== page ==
Time to Sell? 3 Recent Analyst Downgrades Worth Analyzing

Stocks to sell

S&P 500 companies have reported strong earnings this season, with 79% surpassing profit expectations, according to Bloomberg’s data. However, these results have not significantly bolstered stock performance, with the median stock outperforming the index by less than 0.1% on the day earnings were announced, despite some sectors facing analyst downgrades.

This marginal gain marks the smallest since late 2020, suggesting that robust earnings alone may no longer drive stock rallies. The tepid response from the market appears to stem from concerns over future earnings. Investors are showing signs of skepticism, penalizing stocks that offer weaker-than-expected future guidance. 

Among the S&P 500 firms providing forward-looking statements through April, only 15% presented forecasts that exceeded analysts’ estimates, which is the second-lowest figure since the pandemic began. Despite a slight improvement in the last week, with companies like Apple Inc. issuing optimistic forecasts, the overall percentage remains low at 18%.

Investors are scrutinizing company valuations more closely, especially as the S&P 500 has seen a 20% surge from the end of October through April, trading at a premium of 11% above its 10-year average. The current economic backdrop, characterized by slow growth, persistent inflation and uncertainty around interest rate cuts, has heightened the importance of future earnings growth to justify these high valuations.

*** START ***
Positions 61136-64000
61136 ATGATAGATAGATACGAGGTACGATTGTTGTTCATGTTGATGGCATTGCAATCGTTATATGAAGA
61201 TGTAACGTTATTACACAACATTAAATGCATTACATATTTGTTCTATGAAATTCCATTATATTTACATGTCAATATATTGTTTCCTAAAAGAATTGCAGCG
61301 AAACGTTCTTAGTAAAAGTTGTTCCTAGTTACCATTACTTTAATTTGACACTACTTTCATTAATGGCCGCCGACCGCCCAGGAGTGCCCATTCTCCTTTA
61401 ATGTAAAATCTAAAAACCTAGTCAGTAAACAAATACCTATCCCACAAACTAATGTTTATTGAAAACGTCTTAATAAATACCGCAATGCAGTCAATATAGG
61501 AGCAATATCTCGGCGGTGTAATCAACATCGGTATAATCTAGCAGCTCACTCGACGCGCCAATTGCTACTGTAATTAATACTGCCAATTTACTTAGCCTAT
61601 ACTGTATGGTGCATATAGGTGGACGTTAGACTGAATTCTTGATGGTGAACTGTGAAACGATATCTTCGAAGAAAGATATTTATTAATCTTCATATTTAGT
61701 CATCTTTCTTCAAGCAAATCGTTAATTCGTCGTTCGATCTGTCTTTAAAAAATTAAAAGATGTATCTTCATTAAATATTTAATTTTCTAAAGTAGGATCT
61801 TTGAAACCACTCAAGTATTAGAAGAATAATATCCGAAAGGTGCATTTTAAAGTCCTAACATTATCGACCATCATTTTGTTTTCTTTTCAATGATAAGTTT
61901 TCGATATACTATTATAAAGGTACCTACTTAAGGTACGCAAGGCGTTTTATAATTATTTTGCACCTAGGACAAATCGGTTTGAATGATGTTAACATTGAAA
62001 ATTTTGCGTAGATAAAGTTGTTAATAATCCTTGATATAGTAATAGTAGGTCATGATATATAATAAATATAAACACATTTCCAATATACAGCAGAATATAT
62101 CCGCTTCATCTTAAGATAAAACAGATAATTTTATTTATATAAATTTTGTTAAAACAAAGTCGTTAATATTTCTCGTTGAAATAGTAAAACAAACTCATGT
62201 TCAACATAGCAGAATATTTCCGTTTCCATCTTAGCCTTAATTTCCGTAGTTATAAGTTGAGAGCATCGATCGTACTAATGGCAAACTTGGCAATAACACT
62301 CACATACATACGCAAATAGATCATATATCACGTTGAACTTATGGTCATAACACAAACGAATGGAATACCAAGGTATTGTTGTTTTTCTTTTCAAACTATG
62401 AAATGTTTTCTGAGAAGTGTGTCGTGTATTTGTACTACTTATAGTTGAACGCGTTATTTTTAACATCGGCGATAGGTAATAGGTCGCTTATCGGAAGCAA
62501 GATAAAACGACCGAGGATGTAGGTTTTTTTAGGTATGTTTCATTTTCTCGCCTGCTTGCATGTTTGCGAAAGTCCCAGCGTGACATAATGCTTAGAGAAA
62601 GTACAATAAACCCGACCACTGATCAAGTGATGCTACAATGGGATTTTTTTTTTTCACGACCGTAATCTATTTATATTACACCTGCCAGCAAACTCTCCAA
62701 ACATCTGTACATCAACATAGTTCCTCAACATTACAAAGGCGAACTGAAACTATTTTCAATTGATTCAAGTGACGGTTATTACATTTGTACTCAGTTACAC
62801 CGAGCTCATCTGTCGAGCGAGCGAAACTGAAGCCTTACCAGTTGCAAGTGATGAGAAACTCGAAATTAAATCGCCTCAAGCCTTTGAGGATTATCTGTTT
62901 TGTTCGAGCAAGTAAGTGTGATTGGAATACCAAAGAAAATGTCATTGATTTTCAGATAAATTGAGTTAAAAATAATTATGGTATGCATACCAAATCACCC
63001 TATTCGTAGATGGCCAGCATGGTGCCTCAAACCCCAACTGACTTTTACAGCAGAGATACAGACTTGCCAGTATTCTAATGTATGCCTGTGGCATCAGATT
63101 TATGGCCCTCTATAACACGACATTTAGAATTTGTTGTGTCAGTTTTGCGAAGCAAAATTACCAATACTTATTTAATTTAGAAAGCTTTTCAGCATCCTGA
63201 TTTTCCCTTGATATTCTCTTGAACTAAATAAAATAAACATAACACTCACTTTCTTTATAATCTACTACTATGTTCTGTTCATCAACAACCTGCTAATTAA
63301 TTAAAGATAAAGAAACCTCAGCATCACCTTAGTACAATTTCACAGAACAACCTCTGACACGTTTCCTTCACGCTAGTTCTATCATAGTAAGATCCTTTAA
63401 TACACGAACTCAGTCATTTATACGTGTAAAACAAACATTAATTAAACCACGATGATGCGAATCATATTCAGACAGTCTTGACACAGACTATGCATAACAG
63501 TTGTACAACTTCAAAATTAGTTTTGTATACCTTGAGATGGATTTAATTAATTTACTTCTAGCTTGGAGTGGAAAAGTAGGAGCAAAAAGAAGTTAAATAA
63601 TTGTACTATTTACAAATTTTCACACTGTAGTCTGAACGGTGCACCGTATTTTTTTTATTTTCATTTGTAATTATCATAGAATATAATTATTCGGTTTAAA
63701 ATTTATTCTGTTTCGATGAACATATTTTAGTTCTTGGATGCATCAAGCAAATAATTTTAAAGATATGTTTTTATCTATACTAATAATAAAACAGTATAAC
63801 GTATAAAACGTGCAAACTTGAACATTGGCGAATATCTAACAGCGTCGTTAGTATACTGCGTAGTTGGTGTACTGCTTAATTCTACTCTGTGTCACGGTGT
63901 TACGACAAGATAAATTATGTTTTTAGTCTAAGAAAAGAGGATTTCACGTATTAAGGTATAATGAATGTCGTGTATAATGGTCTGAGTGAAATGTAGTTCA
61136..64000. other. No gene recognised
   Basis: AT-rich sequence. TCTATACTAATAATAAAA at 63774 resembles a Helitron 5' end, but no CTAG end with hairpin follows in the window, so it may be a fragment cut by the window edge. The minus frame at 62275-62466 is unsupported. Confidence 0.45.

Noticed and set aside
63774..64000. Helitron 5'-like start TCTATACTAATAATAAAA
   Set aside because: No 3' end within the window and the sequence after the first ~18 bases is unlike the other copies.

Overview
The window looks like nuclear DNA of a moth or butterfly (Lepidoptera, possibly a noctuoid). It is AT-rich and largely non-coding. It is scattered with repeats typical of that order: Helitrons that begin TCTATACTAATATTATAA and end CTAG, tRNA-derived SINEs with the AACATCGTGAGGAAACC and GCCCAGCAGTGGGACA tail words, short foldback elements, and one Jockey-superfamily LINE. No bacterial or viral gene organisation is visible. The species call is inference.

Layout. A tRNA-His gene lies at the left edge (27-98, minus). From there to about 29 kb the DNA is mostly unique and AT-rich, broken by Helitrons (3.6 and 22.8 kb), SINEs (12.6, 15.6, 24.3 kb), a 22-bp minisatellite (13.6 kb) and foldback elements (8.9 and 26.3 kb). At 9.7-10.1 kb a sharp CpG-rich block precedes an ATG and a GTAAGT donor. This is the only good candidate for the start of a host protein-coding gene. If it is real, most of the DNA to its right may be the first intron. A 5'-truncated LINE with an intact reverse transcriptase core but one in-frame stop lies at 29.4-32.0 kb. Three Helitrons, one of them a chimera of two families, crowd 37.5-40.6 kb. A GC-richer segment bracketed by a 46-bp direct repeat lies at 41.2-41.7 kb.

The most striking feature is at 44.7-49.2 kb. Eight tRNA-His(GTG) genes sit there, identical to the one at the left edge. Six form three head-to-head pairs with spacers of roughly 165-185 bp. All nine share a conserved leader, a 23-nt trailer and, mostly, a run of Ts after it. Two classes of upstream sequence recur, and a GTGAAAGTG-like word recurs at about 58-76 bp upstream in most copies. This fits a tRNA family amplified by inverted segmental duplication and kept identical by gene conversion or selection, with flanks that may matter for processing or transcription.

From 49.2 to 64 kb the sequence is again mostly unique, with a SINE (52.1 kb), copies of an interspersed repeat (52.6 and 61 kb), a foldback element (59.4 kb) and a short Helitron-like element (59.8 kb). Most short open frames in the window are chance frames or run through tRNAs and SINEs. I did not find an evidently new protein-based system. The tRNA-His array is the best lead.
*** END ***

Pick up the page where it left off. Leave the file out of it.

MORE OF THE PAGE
The tech sector, particularly chipmakers, is expected to see robust growth of approximately 40% in the second quarter, outshining other industries. However, even this strong projection has not been enough to maintain the Nasdaq 100 Index above its pre-earnings season levels. 

Along these lines, we look at 3 stocks that experienced analyst downgrades, with their ratings adjusted by major Wall Street research firms in the last week.

Expedia (EXPE)

Source: NYC Russ / Shutterstock.com

Expedia (NASDAQ:EXPE) saw its stock rating downgraded by two major financial firms last week. BMO Capital Markets cut its rating from Outperform to Market Perform and reduced the price target to $145 from the previous $165. 

Piper Sandler also downgraded Expedia, moving from Overweight to Neutral, with a new price target of $145, down from $175.

BMO’s revised stance on Expedia is attributed to slower than anticipated adoption of Vrbo, despite significant investments in technology and increased marketing expenditures planned for the first quarter of 2024. 

Furthermore, Hotels.com has encountered unexpected growth challenges due to technical migration issues and changes to its loyalty program. BMO anticipates Expedia to intensify marketing efforts to bolster Vrbo in 2024, although the firm acknowledges that current visibility into the outcomes of these efforts is limited.

Piper Sandler’s downgrade comes in the context of a leadership transition at Expedia, with outgoing CEO Peter Kern handing over responsibilities to incoming CEO Ariane Gorin. The broker noted that management has revised its guidance for the year downward, confirming market concerns about slowing bookings growth.